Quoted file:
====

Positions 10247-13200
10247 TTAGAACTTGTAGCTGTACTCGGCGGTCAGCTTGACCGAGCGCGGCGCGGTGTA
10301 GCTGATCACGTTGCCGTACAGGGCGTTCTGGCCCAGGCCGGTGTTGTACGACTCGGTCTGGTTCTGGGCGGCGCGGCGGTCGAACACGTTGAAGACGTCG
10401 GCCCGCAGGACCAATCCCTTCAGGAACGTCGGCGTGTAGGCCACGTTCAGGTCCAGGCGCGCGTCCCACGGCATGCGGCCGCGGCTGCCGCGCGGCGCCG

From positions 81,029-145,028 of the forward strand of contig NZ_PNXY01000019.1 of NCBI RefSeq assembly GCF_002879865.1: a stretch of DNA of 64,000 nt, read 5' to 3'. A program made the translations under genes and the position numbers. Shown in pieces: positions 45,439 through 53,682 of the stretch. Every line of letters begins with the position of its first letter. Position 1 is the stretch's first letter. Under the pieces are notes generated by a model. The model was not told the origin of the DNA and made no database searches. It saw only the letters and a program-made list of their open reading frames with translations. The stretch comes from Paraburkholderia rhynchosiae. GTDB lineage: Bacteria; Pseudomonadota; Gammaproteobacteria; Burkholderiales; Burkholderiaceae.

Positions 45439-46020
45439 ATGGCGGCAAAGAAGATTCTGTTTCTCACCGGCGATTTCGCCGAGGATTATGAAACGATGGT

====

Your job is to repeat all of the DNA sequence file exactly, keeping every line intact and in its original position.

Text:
Positions 10247-13200
10247 TTAGAACTTGTAGCTGTACTCGGCGGTCAGCTTGACCGAGCGCGGCGCGGTGTA
10301 GCTGATCACGTTGCCGTACAGGGCGTTCTGGCCCAGGCCGGTGTTGTACGACTCGGTCTGGTTCTGGGCGGCGCGGCGGTCGAACACGTTGAAGACGTCG
10401 GCCCGCAGGACCAATCCCTTCAGGAACGTCGGCGTGTAGGCCACGTTCAGGTCCAGGCGCGCGTCCCACGGCATGCGGCCGCGGCTGCCGCGCGGCGCCG

From positions 81,029-145,028 of the forward strand of contig NZ_PNXY01000019.1 of NCBI RefSeq assembly GCF_002879865.1: a stretch of DNA of 64,000 nt, read 5' to 3'. A program made the translations under genes and the position numbers. Shown in pieces: positions 45,439 through 53,682 of the stretch. Every line of letters begins with the position of its first letter. Position 1 is the stretch's first letter. Under the pieces are notes generated by a model. The model was not told the origin of the DNA and made no database searches. It saw only the letters and a program-made list of their open reading frames with translations. The stretch comes from Paraburkholderia rhynchosiae. GTDB lineage: Bacteria; Pseudomonadota; Gammaproteobacteria; Burkholderiales; Burkholderiaceae.

Positions 45439-46020
45439 ATGGCGGCAAAGAAGATTCTGTTTCTCACCGGCGATTTCGCCGAGGATTATGAAACGATGGT